Human Development is the process of enlarging people’s choices. The most important and critical ones are to live a long and healthy life, to be educated, and to avail a decent standard of living. Additional choices are stretching from political, economic and social freedom to opportunities for being creative and productive and enjoying self respect and access to established human rights. Human development has two main components: to be equipped with the human capabilities such as improved health, knowledge and skills and the use people make of their capabilities such as for leisure, productive purposes or being active in cultural, social and political spheres. If these two dimensions of human development are not balanced, considerable human frustration may result. Thus the term human development here covers both the process of widening people’s choices and the level of their achieved well being.
The progress of nations and their relative standing among other nations have most often been analysed using per capita measures of gross income and output as crude measures of wealth. This 'income/wealth approach' has been criticised as emphasising means over ends and for being too narrow. Building on the work of Amartya Sen and co-authors, a number of academics and policy analysts have championed the human development approach. This alternative approach sees development as the expansion of peoples' capabilities 'to live better and richer lives, through more freedom and opportunity. The progress of the growth of such capabilities has been measured by outcomes as documented in the human development reports.
These reports are regularly published every year to evaluate aggregate outcomes. Foremost among these indexes is the Human Development Index (HDI), which evaluates overall human development. The HDI annual ranking of nations is widely used and is claimed to have the effect of generating competition between nations. The HDI, arguably, has come to rival measures of output, such as per capita Gross National Income (GNI) and per capita Gross Domestic Product (GDP), as the leading measure for evaluating a country's achievement in fostering human well-being.
It attempts to capture overall human development in terms of three primary dimensions: a long and healthy life, knowledge, and a decent standard of living. In formalising the index, these three dimensions are represented, respectively, by life expectancy, education, and per capita GNI. Thus, the HDI is a more general measure of well-being than per capita income. Twenty five years ago the first Human Development Report (HDR) in 1990 began with a simple notion: that development is about enlarging people’s choices—focusing broadly on the richness of human lives rather than narrowly on the richness of economies.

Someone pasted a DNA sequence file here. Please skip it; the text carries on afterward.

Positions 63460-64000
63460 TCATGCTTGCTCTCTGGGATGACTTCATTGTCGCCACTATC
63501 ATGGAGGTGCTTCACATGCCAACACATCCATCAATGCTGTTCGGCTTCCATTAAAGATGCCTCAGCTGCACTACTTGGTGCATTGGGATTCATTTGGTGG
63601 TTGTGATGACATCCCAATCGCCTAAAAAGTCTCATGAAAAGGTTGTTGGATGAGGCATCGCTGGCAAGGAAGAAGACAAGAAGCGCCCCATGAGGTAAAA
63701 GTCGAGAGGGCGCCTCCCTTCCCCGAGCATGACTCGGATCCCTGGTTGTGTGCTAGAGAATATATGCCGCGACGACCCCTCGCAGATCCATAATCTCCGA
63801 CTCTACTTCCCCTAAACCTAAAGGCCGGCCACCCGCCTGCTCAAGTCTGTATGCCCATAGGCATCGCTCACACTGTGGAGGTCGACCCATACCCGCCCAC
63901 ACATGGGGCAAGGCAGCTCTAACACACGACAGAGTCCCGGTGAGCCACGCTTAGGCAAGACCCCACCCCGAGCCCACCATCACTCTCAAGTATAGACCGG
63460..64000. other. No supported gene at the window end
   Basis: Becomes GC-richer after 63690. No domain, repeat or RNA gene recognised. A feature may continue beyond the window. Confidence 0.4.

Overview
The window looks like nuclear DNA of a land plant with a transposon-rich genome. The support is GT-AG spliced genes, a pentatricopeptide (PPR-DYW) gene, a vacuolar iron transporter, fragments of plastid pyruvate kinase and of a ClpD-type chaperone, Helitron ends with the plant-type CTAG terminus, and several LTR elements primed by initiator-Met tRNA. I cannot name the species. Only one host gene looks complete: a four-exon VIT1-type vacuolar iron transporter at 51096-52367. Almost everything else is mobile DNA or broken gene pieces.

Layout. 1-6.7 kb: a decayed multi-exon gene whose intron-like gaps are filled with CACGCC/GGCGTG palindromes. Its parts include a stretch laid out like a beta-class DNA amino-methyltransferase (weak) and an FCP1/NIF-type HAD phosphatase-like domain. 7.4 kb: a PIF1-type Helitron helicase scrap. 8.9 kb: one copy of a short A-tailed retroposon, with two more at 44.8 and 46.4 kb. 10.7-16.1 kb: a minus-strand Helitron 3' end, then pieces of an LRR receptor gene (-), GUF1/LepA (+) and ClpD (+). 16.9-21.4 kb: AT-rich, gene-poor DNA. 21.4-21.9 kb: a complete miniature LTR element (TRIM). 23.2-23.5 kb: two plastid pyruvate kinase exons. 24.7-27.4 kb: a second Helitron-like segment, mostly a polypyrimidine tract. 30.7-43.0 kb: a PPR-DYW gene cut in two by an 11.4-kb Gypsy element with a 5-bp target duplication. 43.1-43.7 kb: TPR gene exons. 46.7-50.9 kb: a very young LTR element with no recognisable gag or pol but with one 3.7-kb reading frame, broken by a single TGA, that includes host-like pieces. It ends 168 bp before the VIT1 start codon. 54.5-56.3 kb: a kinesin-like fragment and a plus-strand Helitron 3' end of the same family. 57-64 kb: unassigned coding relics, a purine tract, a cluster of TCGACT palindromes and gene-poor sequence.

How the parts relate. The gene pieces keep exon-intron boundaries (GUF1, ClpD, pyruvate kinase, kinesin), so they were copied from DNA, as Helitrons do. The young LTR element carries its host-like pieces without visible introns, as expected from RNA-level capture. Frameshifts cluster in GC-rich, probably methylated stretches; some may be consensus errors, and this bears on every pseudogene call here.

Fast technological growth, globalisation and environmental challenges have transformed the work style and scope. The 2015 HDR, released recently back by the United Nations Development Programme (UNDP), stresses upon governments for timely action in the wake of fast changing situations across the globe. Equitable and fair work for the citizens of a country is the prerequisite for human development. The 2015 HDR report is an urgent appeal to address the most important challenges of development ie providing decent jobs and work opportunities. Most of the nations having very high HDI lie in North America, Europe, and Australia along a little number in Asia.
Pakistan has been lying in the group of nations having low HDI. With an HDI value of 0.538, Pakistan ranks 147th out of 188 nations and territories. Pakistan ranks 121st out of 155 countries in terms of its Gender Inequality Index: only 19.3 percent of women reach secondary education compared to 46.1 percent of men, while female labour force constitutes a 24.6 percent compared to 82.9 percent for men.
There are many windows of opportunities for Pakistan to tackle the challenges in the current scenario. Its population consists of a major chunk with a 64 percent lying in the age group of below 30 years. It is the need of the hour to utilise the immense potential of young population in the development of the country. Economic changes occurring in the region especially ‘One Belt One Road’ CPEC (China-Pakistan Economic Corridor) can absorb this huge potential, as the said project is supposed to generate jobs and related businesses.
South Asia’s HDI value of 0.607 is still below the average value of 0.666 for the developing world. About 800 million people in South Asia are trapped in the vicious cycle of structured and unstructured poverty in the region. Promoting widespread education, skill development and entrepreneurship can help transform the labour markets.
The writer works at the Social Welfare and Women Development Department, Khyber Pakhtunkhwa